Posted tagged ‘novel writing’

All Our Adventures

December 10, 2020

Although I usually sleep well, from time to time I unaccountably wake up in the small hours of the morning.  Sleep has fled like a disturbed bear into the underbrush.

I don’t rest at the boundary of sleep and waking — I am wide awake.  I’m sure something is busy in my unconscious, indeterminate, but making itself known with a feeling of muted dread, or heartfelt remembrance, or realizations about actions I really need to take.

On this recent occasion, my thoughts drifted to news of the day, to a dentist’s appointment, to a chess game, and finally towards the novel I’m working on.  I tried to review the shape of it.  That’s how I tend to think of it, as a felt shape, with its characters and plot and the ups and downs of its planned crises tunneling through its duration.  (The hard work is getting to the specifics of that.)

I have a kind of rough confidence about writing the novel now, perhaps quite unjustified, after completing one already — as yet unpublished.

The characters are taking on more and more cohesiveness.  As I lay there unmoving in the dark, I started to muse about the nature of these novel characters.  I felt as though my aim should be to dip into the flow of their lives already in progress, cooperate/direct with the currents found there to paint a semblance of their fictional being.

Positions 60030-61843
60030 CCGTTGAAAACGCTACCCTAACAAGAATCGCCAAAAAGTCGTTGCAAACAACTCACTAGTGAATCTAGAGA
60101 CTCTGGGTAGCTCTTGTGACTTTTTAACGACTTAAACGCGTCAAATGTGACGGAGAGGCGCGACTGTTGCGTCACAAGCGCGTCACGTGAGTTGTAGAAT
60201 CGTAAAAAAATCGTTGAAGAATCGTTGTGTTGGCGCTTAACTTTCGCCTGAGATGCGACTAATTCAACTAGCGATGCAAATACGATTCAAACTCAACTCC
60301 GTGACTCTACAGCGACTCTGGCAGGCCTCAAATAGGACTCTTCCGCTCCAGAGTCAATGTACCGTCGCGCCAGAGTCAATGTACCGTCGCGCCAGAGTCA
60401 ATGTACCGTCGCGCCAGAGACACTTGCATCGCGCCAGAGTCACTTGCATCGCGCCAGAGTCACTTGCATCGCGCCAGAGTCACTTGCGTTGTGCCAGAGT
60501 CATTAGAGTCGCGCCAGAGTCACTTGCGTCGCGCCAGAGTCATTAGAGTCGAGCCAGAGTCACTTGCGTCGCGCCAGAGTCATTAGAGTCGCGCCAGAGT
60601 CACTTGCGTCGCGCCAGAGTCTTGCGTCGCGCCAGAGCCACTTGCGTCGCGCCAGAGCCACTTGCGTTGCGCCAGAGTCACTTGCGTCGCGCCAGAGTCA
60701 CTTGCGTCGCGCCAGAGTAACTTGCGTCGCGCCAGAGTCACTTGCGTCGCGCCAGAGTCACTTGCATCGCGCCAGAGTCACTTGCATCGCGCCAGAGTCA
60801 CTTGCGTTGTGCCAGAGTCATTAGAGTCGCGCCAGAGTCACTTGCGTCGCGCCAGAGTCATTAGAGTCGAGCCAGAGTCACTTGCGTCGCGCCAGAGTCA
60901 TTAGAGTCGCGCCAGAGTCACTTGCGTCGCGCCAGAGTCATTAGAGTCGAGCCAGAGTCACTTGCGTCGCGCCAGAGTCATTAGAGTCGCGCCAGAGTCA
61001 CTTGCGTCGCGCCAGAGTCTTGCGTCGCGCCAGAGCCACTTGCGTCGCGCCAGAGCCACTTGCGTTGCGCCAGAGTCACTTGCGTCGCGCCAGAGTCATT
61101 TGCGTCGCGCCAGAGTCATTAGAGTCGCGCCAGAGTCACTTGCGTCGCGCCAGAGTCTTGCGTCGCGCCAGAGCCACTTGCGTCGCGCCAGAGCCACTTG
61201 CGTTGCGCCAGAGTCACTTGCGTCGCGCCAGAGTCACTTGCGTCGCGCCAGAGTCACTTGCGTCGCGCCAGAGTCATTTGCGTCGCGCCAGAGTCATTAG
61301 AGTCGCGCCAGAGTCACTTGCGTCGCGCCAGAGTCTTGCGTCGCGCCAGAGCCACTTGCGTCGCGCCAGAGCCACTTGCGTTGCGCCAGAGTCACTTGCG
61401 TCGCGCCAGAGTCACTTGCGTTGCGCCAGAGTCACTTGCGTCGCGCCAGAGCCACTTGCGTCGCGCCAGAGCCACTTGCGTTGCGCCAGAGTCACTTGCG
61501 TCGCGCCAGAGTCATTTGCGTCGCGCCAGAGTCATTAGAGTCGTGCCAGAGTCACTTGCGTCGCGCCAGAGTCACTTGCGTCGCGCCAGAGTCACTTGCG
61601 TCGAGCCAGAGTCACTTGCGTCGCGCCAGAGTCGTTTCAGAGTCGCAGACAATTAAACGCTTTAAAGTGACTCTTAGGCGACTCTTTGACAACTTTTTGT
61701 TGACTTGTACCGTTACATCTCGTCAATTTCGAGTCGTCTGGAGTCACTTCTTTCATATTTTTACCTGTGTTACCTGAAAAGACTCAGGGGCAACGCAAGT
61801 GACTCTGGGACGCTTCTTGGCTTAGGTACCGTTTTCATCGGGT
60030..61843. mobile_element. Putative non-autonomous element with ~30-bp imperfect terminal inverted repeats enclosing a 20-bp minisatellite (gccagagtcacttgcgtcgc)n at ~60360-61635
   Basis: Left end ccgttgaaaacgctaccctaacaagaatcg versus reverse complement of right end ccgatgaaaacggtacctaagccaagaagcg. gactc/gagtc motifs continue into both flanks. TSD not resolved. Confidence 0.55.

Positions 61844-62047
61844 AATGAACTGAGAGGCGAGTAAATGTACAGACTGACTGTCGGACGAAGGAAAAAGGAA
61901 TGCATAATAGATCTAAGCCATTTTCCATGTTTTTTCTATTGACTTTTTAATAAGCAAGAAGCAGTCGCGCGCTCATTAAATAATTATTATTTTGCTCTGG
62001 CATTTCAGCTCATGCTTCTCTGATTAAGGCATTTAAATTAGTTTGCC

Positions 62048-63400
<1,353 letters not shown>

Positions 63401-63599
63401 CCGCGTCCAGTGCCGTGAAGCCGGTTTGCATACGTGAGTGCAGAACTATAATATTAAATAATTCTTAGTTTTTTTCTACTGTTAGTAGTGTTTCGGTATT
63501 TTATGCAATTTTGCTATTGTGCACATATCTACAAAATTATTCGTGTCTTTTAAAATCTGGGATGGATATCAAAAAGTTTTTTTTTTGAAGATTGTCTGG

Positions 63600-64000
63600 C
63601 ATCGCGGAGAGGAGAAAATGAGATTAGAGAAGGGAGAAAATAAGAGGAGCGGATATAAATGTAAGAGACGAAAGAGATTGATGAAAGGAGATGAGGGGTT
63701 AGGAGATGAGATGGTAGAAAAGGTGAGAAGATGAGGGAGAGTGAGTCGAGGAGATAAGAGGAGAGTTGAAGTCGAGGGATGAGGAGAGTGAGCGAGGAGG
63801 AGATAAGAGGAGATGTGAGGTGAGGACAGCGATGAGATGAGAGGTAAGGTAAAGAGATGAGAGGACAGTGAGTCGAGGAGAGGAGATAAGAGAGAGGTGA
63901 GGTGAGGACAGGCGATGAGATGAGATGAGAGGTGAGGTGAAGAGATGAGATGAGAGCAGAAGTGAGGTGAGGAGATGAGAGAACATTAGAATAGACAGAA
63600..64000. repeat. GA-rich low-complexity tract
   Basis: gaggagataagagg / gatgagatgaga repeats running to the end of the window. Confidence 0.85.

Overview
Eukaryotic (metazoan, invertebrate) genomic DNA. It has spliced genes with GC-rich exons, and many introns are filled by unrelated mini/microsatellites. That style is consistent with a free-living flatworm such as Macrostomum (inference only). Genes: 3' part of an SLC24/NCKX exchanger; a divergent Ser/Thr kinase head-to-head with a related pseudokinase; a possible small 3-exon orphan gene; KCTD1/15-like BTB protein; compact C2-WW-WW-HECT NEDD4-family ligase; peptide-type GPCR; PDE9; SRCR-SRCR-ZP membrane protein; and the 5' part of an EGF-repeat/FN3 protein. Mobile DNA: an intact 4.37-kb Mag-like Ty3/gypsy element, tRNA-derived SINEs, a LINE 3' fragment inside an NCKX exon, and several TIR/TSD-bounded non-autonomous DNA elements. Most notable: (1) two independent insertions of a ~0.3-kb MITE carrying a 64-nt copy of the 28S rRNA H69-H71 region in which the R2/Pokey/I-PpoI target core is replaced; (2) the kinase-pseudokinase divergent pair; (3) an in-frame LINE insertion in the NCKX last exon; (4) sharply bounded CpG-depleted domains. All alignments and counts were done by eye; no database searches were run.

It may be helpful for me as a writer to consider the characters of the novel, even the most minor ones, as having full lives mostly unknown to me.  I may barely glimpse them, like whales from the depths just touching the ocean’s surface, but I like to think of them as there to discover, as much as I need to.

It occurred to me that each character is on a kind of adventure for me to understand, as far as that understanding is important for the novel. Say, that waitress in the tight dress taking coffee to the main character. Skeins of adventure weaving in and around each other, contradicting and reinforcing….

Then I thought, maybe our lives are like that too in certain ways. Our “adventures,” though, are fraught with real disappointments, failures and the occasional disaster. Most of all there is the inconclusiveness of much of life, unlike a novel. But our “adventures” also have patience, bravery, resilience, and caring embedded in them, and maybe that’s what they’re about.

I’m reading a book called Word Painting: A Guide to Writing More Descriptively, by the poet Rebecca McClanahan, from 1999. She makes it clear that description is a lot more than tossing a salad of adjectives and adverbs together with a sprinkle of nouns and verbs.

At one point in there, she advises the writer to become aware of his or her particular “constellation of images.” These are “recurring images, descriptions, or isolated words, …the ruling passions that fuel your most original work.”

She goes on: “Paying attention to recurring motifs in our work can help us discover the sources of our originality.”